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    064803
    Peer Reviewed

    Neuropsychiatric aspects of HIV-1 infection.

    BULLETIN OF THE WORLD HEALTH ORGANIZATION. 1990; 68(5):671-3.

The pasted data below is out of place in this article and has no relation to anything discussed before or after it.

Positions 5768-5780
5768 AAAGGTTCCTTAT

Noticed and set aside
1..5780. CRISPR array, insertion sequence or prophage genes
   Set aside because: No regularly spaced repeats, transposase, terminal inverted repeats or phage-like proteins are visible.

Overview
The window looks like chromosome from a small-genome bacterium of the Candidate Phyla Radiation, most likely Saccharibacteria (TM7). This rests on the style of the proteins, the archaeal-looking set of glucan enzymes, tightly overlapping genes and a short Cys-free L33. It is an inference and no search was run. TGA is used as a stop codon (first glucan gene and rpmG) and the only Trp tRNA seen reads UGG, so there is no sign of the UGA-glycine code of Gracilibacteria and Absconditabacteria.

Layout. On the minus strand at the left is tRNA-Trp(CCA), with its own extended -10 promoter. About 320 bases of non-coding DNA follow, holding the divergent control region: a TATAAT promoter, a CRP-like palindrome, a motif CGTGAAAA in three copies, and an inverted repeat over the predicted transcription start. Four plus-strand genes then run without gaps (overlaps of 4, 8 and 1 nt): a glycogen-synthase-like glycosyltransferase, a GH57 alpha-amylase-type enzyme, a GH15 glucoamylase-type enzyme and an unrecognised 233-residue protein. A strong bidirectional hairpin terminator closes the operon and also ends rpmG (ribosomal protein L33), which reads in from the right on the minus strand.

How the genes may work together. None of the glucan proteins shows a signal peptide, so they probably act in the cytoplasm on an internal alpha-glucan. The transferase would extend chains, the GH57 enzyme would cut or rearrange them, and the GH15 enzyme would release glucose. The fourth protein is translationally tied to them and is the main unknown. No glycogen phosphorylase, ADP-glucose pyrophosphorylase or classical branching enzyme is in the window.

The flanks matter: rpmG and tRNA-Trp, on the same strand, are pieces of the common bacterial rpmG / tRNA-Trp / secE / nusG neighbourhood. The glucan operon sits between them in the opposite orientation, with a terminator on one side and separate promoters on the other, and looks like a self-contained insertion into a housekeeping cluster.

A consultation on the neuropsychiatric aspects of HIV-1 infection was held at the World Health Organization (WHO) headquarters January 11-13, 1990. Of topics discussed, participants concluded that a group of conditions characterized by cognitive and motor impairment can be described. New terminology was suggested accordingly. Participants found that otherwise health HIV-1 seropositive patients were no more likely than HIV-1 seronegative patients to manifest clinically significant cognitive impairment. The serological screening of asymptomatic patients for HIV-1 in attempts to protect public safety was therefore deemed unnecessary. Hallucinations and delusions being not infrequent in AIDS and ARC patients, they may be indicative of cognitive impairment or later accompanied by symptoms pointing to diagnosis of delirium or dementia. Acute psychotic disorders outside of evidence of cognitive impairment may result as anomalies described within the text. Depressive syndrome may result outside of severe depressive episode or major depression due to recent diagnosis as HIV-1 positive and/or as the first stage of HIV-1 dementia. DIstinguishing between ARC and the above-mentioned states as the cause of this syndrome may be difficult. Consultation participants cited stress associated with HIV-1 infection or disease to be conditioned by several factors. Finally, neuropsychiatric disorders due to HIV-1 opportunistic processes were discussed. Country-level recommendations included preparing health workers for a wide range of neuropsychiatric conditions in the HIV-1 positive patient, and notifying then that otherwise healthy HIV-1 positive patients may not show clinically significant signs of cognitive impairment. Recommendations followed in urging health services to prepare for a large burden of neuropsychiatric illness in AIDS and ARC patients; governments should support services and train health workers accordingly. Pre- and post-serological testing counseling was stressed, with facility for and understanding of the special needs of HIV-1 positive patients' families and involved health staff. Research on the neurological and mental health needs of patients should be given high priority with attention given to the immediate policy and care implications. Final qualification of the difficulty involved in generalizing research findings to apply across sociocultural and geographical contexts was provided with mention in the text of a WHO multicenter study addressing this concern in its pilot phase at the time of publication. Neurological tests were designed for use in this study to be culturally nonspecific.
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